New Delhi: Shares in Reliance Industries rose more than 2% on Monday after the petrochemicals-to-refining conglomerate agreed to buy a telecoms firm, giving it a foothold in the fast-growing market.
Billionaire Mukesh Ambani, who controls Reliance Industries, has been quick off the blocks after a long-running feud with his younger brother Anil ended last month and a pact to not compete with each other was revoked.
On Friday, Reliance Industries said it would take a 95% stake in Infotel Broadband, which was the only company to win a nationwide licence in India’s broadband wireless spectrum auction.
A spokesman for the India’s largest-listed firm said on Monday the company would invest about $5 billion in the telecom venture over the next two years, including the broadband spectrum fee to be paid by Infotel.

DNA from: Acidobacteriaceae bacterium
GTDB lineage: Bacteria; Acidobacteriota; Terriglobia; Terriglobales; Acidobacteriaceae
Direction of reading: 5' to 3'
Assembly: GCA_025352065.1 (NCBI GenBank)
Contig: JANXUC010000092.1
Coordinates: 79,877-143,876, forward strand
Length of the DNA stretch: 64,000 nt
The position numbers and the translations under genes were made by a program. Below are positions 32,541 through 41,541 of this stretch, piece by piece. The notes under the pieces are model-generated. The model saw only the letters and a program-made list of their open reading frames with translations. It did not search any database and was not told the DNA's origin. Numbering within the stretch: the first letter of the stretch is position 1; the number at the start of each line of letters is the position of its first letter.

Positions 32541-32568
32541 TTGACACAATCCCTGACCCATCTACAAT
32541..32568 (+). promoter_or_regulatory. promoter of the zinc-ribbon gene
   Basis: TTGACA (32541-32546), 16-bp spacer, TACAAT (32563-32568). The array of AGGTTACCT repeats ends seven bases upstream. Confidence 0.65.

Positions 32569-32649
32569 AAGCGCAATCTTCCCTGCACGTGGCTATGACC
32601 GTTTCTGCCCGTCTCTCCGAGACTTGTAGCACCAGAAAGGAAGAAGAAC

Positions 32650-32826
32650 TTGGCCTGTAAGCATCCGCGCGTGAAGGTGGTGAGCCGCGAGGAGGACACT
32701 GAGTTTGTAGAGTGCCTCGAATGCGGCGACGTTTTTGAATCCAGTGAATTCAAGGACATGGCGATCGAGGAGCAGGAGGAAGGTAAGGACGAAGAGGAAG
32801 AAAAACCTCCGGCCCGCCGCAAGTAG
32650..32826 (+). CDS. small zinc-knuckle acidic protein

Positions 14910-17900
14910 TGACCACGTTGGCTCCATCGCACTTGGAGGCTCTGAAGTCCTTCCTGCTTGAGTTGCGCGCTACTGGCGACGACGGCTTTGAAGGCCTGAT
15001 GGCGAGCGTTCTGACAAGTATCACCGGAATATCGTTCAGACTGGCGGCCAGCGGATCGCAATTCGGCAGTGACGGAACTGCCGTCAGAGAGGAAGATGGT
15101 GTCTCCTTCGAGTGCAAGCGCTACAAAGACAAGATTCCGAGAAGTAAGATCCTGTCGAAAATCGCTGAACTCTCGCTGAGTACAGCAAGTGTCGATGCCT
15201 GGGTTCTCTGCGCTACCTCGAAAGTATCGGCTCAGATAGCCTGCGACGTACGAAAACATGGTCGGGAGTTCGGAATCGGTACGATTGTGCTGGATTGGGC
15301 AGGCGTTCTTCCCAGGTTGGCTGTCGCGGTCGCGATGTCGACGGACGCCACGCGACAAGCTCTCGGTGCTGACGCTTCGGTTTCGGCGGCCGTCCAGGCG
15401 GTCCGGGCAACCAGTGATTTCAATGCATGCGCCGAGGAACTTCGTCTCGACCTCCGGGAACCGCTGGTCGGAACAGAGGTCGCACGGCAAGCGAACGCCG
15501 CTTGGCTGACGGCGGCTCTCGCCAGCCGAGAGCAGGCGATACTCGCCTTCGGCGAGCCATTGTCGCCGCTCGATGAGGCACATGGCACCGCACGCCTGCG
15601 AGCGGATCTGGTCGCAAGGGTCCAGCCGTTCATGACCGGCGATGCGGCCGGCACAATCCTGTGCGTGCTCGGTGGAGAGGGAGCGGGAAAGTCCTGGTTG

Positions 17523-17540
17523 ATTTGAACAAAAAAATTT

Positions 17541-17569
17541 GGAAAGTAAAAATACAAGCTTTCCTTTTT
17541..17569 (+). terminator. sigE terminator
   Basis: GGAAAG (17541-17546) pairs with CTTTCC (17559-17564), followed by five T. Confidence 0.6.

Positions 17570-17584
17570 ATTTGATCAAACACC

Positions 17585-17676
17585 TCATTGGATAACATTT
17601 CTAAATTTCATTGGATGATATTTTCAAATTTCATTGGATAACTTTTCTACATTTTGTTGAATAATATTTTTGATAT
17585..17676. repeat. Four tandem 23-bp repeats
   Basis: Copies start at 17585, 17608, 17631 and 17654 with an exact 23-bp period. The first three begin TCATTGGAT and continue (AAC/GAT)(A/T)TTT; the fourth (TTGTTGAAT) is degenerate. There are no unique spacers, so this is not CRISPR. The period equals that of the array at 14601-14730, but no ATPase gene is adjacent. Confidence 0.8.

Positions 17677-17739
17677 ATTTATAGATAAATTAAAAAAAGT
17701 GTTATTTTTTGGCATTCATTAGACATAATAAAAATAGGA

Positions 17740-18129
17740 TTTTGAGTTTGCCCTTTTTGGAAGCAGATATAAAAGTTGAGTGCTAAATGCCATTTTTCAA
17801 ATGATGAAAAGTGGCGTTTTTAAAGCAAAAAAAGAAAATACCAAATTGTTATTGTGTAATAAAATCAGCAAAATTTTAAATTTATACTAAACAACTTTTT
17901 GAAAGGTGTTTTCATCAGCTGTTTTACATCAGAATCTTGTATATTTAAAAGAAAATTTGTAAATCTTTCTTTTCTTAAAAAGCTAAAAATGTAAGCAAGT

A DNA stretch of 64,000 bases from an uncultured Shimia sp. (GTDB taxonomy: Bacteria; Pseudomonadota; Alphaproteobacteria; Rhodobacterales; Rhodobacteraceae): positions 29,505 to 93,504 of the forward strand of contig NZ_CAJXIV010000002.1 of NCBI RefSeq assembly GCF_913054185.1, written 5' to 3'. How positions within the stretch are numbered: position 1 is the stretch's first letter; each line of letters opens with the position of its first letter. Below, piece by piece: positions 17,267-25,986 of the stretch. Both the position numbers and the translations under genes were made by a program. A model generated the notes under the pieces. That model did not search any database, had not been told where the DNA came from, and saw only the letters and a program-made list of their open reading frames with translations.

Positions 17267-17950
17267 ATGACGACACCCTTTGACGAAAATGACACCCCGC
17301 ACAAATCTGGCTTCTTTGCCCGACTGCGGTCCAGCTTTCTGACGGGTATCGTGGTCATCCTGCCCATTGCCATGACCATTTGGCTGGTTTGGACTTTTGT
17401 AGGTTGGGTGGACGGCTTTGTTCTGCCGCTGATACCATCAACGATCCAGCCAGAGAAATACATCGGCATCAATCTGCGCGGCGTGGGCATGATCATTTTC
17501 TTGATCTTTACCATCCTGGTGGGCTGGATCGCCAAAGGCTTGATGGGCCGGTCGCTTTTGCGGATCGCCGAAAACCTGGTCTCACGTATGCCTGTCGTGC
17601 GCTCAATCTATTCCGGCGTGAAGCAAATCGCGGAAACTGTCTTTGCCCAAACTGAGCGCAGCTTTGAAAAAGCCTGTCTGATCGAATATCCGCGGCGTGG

At 10:26am, shares in Reliance Industries with a market value of $73 billion, were up 1.4% at Rs1,061.20 in a Mumbai market that had gained 0.9 percent. Reliance shares had risen as much as 2.2% in early deals.
More than 1 million Reliance shares had changed hands on the National Stock Exchange, compared with full-day average volume of 4.8 million for the past 30 days.
Mukesh Ambani, the world’s fourth-richest man, had been widely expected to return to the telecom market after Reliance Communications that he had built went to Anil after the brothers split up the family empire in 2005.
Reliance Industries expects broadband connections in India to grow rapidly in the next three years, while mobile broadband is likely to be the primary means of high-speed access, the company said in a presentation on its website.
China, the world’s biggest telecoms market, had 130 million broadband subscribers, Reliance said in the presentation, adding India can catch up in three to four years.
India’s broadband penetration -- connections per 100 people -- is extremely low at 0.74, whereas more than half of the population have a telephone, according to the Indian telecoms regulator.
Reliance has said it would have an “asset light approach” and would collaborate with technology firms and network infrastructure providers as it rolls out a broadband network all across a vast geography.